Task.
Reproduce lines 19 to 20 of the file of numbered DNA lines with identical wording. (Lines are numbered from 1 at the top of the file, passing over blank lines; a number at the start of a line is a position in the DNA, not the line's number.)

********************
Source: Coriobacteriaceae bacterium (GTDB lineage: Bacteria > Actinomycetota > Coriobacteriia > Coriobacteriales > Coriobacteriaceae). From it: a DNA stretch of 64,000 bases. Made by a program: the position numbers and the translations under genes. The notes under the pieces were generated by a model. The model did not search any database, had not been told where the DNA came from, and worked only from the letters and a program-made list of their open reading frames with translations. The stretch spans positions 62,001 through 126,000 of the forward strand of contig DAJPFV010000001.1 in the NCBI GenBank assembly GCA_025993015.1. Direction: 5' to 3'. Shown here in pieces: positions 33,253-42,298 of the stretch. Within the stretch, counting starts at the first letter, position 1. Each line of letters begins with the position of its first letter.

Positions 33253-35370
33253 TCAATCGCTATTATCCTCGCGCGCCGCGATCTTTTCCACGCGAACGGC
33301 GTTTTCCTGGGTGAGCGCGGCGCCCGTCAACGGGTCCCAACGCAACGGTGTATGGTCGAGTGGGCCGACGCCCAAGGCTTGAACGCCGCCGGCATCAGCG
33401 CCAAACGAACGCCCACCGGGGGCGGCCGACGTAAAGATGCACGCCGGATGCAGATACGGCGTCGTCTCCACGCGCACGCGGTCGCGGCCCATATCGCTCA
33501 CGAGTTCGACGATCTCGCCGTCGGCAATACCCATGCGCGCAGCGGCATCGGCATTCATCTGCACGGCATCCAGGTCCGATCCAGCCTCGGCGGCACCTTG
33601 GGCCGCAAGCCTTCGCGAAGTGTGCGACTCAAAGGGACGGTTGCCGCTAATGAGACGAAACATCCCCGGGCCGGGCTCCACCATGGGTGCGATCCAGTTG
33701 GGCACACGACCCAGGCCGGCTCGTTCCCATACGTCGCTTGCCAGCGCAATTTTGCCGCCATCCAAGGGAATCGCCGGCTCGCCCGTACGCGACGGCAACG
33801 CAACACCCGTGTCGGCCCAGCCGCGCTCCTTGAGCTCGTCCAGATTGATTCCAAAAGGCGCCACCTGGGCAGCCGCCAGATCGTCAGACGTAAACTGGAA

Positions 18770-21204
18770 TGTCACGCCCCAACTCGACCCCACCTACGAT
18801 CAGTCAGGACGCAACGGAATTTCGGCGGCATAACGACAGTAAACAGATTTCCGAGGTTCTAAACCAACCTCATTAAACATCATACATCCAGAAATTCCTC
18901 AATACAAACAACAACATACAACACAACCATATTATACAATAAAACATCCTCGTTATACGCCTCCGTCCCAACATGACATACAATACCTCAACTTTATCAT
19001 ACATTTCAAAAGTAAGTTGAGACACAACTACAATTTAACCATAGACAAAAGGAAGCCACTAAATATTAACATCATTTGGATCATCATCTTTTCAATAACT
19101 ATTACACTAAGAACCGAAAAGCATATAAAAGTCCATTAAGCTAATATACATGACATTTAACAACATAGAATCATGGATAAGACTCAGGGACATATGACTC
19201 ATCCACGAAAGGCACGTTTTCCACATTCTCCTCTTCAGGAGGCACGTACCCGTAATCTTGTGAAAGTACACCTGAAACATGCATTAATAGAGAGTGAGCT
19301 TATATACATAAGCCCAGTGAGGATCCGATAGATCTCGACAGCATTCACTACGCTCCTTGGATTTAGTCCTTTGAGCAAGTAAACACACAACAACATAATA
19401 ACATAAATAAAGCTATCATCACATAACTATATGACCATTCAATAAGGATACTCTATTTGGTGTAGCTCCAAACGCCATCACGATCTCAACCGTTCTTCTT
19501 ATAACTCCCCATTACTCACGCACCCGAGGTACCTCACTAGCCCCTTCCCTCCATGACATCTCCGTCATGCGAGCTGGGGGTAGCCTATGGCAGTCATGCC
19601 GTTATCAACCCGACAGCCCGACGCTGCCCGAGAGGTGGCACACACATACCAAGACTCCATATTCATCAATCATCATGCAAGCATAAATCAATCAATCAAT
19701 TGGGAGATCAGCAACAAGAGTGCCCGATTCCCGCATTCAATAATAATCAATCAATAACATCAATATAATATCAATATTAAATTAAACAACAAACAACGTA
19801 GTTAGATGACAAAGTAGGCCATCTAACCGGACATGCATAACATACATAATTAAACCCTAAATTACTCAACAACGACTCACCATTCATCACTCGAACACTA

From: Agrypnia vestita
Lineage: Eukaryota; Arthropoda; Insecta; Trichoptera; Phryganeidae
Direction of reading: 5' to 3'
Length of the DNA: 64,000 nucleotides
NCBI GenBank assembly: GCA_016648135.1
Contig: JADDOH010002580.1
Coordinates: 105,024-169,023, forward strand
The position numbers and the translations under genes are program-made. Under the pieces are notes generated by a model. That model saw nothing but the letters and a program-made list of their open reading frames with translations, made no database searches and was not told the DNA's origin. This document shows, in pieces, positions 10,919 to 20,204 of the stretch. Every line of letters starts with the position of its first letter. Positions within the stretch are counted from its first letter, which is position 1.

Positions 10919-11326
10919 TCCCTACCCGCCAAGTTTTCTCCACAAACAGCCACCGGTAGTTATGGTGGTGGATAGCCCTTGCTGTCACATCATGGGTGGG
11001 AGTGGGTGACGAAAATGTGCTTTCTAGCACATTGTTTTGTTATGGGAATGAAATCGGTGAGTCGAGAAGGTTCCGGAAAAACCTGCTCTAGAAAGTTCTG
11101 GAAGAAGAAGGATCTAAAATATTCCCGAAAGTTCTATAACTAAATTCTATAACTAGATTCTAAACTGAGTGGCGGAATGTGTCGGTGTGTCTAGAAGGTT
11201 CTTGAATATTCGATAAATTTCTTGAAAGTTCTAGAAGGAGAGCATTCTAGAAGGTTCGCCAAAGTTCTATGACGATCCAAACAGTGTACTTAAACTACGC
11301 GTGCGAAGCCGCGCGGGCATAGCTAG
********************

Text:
19501 ATAACTCCCCATTACTCACGCACCCGAGGTACCTCACTAGCCCCTTCCCTCCATGACATCTCCGTCATGCGAGCTGGGGGTAGCCTATGGCAGTCATGCC
19601 GTTATCAACCCGACAGCCCGACGCTGCCCGAGAGGTGGCACACACATACCAAGACTCCATATTCATCAATCATCATGCAAGCATAAATCAATCAATCAAT